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12/18/89 the Department of v. Steve Dorner Et Al.

December 18, 1989





548 N.E.2d 749, 192 Ill. App. 3d 333, 139 Ill. Dec. 364 1989.IL.1972

Appeal from the Circuit Court of Cook County; the Hon. Warren Wolfson, Judge, presiding.


JUSTICE O'CONNOR delivered the opinion of the court. CAMPBELL and BUCKLEY, JJ., concur.


The Illinois Department of Conservation instituted an action in 1982 to exercise its right of eminent domain over 13 subdivided lots owned by the defendants, Edward and Ann Twarog, Steven and Dorothy Dorner, and Wanda Miles (referred to collectively as the owners). After a trial to determine the value of the lots, a jury returned a verdict establishing the value at $5,450 per lot, a value within the range of values testified to during the trial. The owners appeal, arguing that the trial court improperly ruled on several motions in limine. For the reasons below, we affirm.

Wolf Road Prairie is an 80-acre subdivision located in Westchester, Illinois, bounded by 26th Street to the north, 31st Street to the south, Wolf Road to the east, and Forest Road to the west. Wolf Road Prairie is traversed by the middle and south forks of Salt Creek. Improved subdivisions lie to the east and west of Wolf Road Prairie, to the south lies forest preserve, and to the north, undeveloped land. In 1925, Wolf Road Prairie was subdivided into 597 lots of 3,087.5 and 4,075.5 square feet, zoned R-1 for single-family residence. Wolf Road Prairie has not been improved or developed: there are no streets, curbs, or sidewalks, no water, sewer, storm drainage, power, or utilities.

Thirteen lots, five owned by the Twarogs, five owned by the Dorners, and three owned by Miles (the subject lots) lie in the floodway of Salt Creek's south fork. Construction in a floodway is prohibited by regulations of the Illinois Department of Transportation, Division of Water Resources. Seven of the thirteen lots have been targeted as "Protected Wetlands" under section 404 of the Clean Harbors Act (33 U.S.C. 1344 (1982)). Designation as wetlands necessitates a permit from the Army Corps of Engineers before any construction on the property.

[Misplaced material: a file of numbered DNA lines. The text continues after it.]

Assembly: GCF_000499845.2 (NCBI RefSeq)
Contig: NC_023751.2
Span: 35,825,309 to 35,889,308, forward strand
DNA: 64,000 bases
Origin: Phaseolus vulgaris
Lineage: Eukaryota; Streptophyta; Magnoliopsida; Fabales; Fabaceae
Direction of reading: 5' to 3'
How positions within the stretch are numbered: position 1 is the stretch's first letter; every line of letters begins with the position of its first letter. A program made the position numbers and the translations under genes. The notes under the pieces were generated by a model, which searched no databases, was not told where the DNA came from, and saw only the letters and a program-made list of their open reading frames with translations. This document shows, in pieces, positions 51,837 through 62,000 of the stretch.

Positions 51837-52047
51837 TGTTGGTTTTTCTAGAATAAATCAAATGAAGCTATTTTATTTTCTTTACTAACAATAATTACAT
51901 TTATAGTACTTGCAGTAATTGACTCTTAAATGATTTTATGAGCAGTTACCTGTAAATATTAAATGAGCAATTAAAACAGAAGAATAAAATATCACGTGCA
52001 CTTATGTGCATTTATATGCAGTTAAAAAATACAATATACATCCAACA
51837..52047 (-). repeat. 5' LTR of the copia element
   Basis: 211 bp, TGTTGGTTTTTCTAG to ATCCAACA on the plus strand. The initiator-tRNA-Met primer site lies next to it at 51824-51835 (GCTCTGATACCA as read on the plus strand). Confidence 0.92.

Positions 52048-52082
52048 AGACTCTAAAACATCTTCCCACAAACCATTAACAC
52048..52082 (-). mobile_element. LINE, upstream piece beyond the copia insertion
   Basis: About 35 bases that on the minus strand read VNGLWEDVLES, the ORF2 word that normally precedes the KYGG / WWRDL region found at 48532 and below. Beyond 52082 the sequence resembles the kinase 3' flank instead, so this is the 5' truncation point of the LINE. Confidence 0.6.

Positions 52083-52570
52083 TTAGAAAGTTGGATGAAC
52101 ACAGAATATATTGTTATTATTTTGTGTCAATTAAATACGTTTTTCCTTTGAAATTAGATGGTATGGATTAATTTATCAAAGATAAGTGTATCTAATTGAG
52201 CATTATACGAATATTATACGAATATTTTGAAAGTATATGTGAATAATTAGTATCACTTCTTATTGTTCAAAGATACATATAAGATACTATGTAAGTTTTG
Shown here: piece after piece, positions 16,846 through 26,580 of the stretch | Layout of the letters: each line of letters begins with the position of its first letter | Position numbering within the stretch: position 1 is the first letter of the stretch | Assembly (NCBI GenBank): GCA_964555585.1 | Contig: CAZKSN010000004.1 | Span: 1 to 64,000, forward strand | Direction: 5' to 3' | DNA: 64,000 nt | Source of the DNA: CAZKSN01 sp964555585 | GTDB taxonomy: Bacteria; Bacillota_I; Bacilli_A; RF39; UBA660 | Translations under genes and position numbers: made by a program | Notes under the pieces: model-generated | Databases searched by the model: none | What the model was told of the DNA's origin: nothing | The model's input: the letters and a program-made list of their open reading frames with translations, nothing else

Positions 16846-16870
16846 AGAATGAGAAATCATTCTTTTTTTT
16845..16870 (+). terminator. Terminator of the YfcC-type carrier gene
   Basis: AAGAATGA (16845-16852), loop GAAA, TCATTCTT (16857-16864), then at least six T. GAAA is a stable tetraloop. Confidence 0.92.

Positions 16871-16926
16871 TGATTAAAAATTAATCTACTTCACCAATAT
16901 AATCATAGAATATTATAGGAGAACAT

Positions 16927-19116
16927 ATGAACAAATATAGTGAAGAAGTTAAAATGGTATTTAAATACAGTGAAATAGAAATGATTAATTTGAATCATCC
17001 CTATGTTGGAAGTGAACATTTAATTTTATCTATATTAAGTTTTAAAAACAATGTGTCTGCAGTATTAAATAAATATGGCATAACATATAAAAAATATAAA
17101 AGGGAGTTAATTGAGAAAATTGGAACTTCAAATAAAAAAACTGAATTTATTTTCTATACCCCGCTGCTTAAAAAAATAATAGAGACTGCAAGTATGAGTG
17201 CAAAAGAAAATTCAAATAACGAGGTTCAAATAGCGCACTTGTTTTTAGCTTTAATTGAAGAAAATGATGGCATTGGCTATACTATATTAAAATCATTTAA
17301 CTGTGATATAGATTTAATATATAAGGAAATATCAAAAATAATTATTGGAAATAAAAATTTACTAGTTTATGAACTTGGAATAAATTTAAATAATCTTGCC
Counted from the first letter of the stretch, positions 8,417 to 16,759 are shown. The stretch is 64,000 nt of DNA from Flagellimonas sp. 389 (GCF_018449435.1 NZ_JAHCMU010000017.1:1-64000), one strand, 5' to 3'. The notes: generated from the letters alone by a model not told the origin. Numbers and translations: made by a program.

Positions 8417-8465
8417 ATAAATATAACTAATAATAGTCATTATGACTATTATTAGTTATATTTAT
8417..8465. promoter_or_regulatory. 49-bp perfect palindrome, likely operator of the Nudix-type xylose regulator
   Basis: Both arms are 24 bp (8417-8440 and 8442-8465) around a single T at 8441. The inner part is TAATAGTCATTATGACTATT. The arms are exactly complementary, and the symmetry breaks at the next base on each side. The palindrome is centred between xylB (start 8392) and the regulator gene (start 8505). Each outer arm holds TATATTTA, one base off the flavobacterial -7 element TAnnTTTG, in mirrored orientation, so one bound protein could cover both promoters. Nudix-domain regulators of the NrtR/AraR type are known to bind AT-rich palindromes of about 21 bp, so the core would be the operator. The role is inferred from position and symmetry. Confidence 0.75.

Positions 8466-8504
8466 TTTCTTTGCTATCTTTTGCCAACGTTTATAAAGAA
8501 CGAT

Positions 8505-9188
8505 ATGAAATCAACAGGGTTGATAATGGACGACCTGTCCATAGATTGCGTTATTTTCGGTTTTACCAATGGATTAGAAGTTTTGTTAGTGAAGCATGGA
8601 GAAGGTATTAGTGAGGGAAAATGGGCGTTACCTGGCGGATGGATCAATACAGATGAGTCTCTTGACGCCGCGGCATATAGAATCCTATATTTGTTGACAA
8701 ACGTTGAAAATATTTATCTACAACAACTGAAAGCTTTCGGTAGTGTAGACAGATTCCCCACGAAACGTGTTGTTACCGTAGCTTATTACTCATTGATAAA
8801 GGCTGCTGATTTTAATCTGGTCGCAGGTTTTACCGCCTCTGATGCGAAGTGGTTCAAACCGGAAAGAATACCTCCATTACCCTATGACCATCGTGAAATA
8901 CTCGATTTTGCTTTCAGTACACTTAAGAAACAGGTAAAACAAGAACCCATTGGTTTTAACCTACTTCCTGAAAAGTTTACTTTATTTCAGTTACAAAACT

In 1976, owners of property in Wolf Road Prairie, including Steven Dorner, filed a mandamus action, unrelated to the instant case, to compel the Village of Westchester to install streets, sidewalks, sewers, water, and other utilities necessary to development in Wolf Road Prairie. The suit was unsuccessful and subsequently was dismissed voluntarily by the property owners in March 1986. See Thomas v. Village of Westchester (1985), 132 Ill. App. 3d 190, 477 N.E.2d 49.

Between 1976 and 1982, a conservation group called Save the Prairie purchased at least 40 Wolf Road Prairie lots for prices between $3,350 and $4,000. In 1979, Curtis Calvert, an attorney who later testified at trial, represented his father in the sale of 47 Wolf Road Prairie lots for $3,500 each. Seventeen of the Calvert lots were sold to owners Dorner and Twarog. The sales to Save the Prairie and from Calvert shall be referred to collectively as "the Wolf Road Prairie sales."

In 1982, IDOC filed the instant action for eminent domain, to use Wolf Road Prairie for flood control. Several defendants were dismissed, and now only the owners of the 13 subject lots remain. A jury trial was held to determine the value of those lots. Prior to trial, the trial court ruled on three motions in limine.

The owners moved to exclude the Wolf Road Prairie sales, contending that the mandamus action had "tainted" the sales, making them involuntary, and therefore, not comparable to determine the fair market value of the subject lots. The motion was denied. IDOC moved to exclude as not comparable recent sales of improved lots

from the adjacent Woodland View and Mayfair subdivisions. The Woodland View and Mayfair lots were buildable, improved lots, twice the size of the Wolf Road Prairie lots, and had recently sold for $35,000 each. IDOC also moved to preclude the owners' experts from basing opinions on

The trial court ruled to exclude evidence of the Woodland View and Mayfair sales, but that at the proper time, the evidence would be heard without the jury, and the ruling would then be reconsidered. At trial, the court excluded the evidence. The trial court further ruled that the parties could not use the cost less development formula to establish the value of any lots outside Wolf Road ...

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